Joint Works. — In the case of a joint work prepared by two or more authors who did not work for hire, the copyright endures for a term consisting of the life of the last surviving author and 70 years after such last surviving author's death.”
In other words, if I wanted to copyright a tune I’d made, under the current rules I’d have 70 years past my death to hold the patent. Should I, God forbid, pass away tomorrow, my estate, i.e. my family, would hold the claim I’d created from the day of my death until the exact same day in 2086. Additionally, should I have composed that tune with a fellow Infinite Rainy Day writer, the copyright would expire 70 years to the day of that person’s death. Sounds simple, right? Well, that’s not factoring in a renewed patent from my successor of an additional 67 years, whether or not I end up getting married and my spouse acquires custody of my tune after I die, or if I’d bought the rights to my tune from another licenser and modified it for my own needs. In short, it’s complicated.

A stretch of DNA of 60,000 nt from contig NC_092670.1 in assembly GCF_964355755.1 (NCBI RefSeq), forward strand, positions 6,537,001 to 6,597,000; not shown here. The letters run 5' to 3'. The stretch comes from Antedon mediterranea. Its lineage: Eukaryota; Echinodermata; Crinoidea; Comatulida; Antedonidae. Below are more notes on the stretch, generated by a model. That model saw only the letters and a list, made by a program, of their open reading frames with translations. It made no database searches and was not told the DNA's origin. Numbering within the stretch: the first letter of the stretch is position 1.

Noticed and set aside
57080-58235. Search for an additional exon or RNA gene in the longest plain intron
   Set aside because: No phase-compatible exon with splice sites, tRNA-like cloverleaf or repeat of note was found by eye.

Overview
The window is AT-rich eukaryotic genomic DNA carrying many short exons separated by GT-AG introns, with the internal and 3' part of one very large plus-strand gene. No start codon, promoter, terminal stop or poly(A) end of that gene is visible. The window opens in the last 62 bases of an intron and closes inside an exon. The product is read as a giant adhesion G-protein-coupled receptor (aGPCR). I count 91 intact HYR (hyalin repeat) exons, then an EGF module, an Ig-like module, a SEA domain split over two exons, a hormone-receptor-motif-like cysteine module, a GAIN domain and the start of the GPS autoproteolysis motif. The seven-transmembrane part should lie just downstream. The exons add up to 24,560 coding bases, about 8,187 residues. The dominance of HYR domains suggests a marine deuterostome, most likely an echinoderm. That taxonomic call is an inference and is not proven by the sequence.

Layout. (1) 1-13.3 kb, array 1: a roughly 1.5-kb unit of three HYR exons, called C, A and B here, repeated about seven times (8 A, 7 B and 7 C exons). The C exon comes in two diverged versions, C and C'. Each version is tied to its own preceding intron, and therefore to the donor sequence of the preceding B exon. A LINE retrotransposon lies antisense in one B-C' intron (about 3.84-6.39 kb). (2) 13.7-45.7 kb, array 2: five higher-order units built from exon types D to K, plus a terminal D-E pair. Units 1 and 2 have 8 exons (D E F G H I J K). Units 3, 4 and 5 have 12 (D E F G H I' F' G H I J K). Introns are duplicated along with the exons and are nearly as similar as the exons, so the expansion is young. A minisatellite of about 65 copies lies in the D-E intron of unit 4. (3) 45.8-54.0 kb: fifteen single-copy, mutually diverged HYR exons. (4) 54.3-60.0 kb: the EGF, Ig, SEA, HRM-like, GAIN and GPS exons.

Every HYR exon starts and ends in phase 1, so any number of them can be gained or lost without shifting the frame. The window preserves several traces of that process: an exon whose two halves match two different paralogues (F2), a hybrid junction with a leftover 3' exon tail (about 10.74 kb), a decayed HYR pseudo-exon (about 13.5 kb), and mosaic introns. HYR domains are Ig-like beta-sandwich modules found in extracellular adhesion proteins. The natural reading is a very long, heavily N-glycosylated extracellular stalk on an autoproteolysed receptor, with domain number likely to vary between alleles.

To use an example, assuming we adjust it to the update of January 1st, 1978, Disney’s copyright on Mickey Mouse will expire permanently in the next 20 years. This is because Walt Disney, the creator of Mickey Mouse, will have been dead for 70 years in 2036, meaning that his estate, The Walt Disney Company, will forfeit the rights to the character forever. Once this happens, Mickey Mouse will be public domain, and anyone who wants to use the character will no longer have to pay Disney directly. But I’m sure Disney’s already thought of that.